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Divergent disease patterns in granulocyte-macrophage colony-stimulating factor transgenic mice associated with different transgene insertion sites.

By D Metcalf and J G Moore


A comparison was made of disease development in two lines of transgenic mice in which the granulocyte-macrophage colony-stimulating factor (GM-CSF) transgene was inserted in different chromosomal locations. Female-line mice (X chromosome insertion) had equivalent elevations of serum GM-CSF levels to those in male-line mice (autosomal insertion) but a shorter survival (median survival, 95 versus 145 days) and a significantly higher incidence of large inflammatory foci in skeletal muscle and gut congestion. Male-line transgenic mice had higher levels of cells in the peritoneal cavity and a higher frequency of spleen enlargement with excess erythropoiesis than female-line mice and uniquely developed fibrotic nodules in the abdominal and pleural cavities. The various diseases in GM-CSF transgenic mice are likely to have been induced by GM-CSF-stimulated products of macrophages, and in the two transgenic lines the macrophages exhibit characteristic differences in morphology and possibly functional activity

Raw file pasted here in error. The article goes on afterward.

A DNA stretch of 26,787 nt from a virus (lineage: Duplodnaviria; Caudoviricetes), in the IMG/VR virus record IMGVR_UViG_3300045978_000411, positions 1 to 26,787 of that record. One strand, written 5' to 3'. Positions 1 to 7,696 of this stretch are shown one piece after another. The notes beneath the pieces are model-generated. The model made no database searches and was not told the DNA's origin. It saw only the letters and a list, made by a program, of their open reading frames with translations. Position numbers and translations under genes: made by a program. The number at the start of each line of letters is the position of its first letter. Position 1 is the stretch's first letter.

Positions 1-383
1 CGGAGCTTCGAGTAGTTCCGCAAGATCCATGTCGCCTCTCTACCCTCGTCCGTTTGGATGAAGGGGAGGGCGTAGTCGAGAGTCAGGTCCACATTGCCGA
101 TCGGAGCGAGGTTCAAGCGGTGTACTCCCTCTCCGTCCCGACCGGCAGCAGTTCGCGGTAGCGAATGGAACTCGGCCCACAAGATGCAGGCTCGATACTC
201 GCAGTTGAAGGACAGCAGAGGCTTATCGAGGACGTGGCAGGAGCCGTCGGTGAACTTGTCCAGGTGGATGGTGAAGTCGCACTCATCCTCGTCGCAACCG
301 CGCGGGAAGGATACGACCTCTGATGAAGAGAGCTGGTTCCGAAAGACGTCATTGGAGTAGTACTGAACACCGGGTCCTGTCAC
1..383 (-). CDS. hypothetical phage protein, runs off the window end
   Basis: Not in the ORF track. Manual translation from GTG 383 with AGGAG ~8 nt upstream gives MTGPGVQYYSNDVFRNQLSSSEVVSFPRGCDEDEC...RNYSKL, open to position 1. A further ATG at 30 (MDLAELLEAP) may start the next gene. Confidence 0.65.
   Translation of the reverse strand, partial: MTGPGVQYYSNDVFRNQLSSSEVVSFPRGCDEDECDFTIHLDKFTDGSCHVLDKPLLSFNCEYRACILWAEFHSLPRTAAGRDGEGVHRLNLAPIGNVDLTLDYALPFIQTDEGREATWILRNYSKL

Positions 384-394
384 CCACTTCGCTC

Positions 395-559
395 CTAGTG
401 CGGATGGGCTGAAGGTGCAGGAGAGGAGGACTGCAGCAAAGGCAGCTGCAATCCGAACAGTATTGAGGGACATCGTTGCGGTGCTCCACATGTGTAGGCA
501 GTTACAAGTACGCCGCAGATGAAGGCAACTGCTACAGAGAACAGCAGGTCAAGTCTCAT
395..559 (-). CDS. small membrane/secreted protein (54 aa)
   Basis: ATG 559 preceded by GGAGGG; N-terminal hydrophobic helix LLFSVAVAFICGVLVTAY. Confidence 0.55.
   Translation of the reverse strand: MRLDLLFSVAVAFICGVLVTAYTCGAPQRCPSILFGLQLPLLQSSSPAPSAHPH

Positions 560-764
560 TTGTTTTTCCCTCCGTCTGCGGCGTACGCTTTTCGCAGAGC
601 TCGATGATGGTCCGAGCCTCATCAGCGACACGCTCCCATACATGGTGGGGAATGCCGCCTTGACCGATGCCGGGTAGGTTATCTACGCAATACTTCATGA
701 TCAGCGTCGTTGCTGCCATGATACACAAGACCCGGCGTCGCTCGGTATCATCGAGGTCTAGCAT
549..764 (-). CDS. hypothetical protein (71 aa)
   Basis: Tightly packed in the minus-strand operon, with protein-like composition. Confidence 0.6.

Topics: Research Article
Year: 1988
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Provided by: PubMed Central
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